Latest IPCC report details relationship between climate and land use

Media Contacts
Ross Sherman

World’s top scientists say we must change our approach to conservation to tackle global warming

Environment America

DENVER — The Intergovernmental Panel on Climate Change (IPCC) today issued their latest report on global warming, A Special Report on Climate and Land. The report outlines the ways in which land use — especially for food production — affects the climate and puts increased strain on our food supply. 

Overall, the report finds that the world’s land and water resources are being depleted at unprecedented rates. It also predicts that if significant action isn’t taken to address climate change, the likelihood of severe food shortages, droughts, flooding and other extreme weather will increase.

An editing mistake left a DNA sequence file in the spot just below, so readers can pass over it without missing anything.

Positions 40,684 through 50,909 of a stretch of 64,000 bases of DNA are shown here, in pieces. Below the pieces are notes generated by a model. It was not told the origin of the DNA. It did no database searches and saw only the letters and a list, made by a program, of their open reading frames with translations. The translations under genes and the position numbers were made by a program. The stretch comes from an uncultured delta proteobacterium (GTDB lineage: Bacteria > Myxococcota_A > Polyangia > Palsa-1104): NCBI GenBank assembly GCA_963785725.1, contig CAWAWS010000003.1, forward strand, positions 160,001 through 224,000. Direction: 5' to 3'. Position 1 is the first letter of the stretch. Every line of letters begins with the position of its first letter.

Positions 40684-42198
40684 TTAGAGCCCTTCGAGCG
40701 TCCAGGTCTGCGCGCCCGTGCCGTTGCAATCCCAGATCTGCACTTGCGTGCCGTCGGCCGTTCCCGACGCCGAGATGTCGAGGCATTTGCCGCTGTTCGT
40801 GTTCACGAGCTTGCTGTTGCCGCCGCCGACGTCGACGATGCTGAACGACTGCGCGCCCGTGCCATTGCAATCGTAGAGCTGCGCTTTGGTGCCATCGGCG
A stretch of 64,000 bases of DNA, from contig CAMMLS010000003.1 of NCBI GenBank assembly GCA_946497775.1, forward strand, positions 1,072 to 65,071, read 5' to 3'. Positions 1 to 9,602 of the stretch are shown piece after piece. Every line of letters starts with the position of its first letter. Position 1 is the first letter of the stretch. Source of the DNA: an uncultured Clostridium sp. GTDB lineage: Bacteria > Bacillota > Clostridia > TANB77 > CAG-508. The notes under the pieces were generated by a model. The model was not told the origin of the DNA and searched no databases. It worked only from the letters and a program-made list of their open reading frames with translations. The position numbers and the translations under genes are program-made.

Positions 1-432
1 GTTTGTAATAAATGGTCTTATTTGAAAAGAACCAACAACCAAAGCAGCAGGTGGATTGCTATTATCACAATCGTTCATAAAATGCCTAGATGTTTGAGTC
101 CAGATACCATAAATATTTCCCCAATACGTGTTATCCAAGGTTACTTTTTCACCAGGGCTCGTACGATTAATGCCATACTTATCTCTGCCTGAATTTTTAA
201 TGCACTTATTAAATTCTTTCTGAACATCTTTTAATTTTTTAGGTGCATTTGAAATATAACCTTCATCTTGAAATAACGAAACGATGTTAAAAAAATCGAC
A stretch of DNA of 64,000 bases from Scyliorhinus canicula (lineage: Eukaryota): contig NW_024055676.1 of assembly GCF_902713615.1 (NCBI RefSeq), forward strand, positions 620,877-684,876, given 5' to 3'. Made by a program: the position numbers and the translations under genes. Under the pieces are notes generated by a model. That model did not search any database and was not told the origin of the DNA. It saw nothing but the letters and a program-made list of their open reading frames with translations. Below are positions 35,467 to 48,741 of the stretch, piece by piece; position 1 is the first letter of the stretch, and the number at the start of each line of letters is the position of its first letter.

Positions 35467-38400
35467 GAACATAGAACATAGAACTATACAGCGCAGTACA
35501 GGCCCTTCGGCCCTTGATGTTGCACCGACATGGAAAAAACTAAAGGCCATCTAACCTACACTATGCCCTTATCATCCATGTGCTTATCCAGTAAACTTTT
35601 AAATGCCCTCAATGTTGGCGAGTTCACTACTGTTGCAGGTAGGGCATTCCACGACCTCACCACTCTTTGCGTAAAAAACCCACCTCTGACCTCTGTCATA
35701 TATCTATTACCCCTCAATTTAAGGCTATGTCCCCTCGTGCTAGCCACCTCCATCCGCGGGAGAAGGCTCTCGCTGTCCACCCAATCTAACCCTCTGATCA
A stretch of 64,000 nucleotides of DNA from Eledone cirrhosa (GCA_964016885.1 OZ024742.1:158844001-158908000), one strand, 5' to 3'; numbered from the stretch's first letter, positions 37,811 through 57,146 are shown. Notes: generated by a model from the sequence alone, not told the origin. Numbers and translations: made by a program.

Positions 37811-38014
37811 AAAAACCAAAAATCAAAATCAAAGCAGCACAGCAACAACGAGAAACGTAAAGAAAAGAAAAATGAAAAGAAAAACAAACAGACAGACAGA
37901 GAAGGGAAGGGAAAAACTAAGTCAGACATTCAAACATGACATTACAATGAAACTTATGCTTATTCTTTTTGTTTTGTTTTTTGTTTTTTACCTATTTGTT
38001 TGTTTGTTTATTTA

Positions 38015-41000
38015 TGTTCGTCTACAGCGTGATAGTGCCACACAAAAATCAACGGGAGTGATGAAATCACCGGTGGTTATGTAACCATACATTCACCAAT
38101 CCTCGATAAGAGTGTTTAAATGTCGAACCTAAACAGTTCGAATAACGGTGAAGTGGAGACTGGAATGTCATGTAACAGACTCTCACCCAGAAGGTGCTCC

Steve Blackledge, Environment America’s Conservation Program director, issued the following statement in response:

“This report clearly shows that while we should continue to be laser-focused on transitioning our electricity generation and transportation completely away from fossil fuels, that’s not enough to tackle climate change. We must also think about our land use, including agriculture.

“The ways in which we produce our food has tremendous impacts on climate. The world’s forests are incredibly important for storing carbon, but in many places, including the Amazon Rainforest, we’re clear-cutting vast swaths of forest to grow feed for livestock. We should absolutely put a stop to that practice, and it’s why we’re pushing major agricultural companies to implement strong no-deforestation policies.

“There are also other ways we can manage our land to help fight global warming. We must stop drilling for oil and gas on our precious public lands. We must fund conservation programs. Right now, Congress has the opportunity to fully fund the nation’s best conservation program, the Land and Water Conservation Fund. It’s our best tool for acquiring and protecting the forests and lands needed to store carbon and gird against climate change.”

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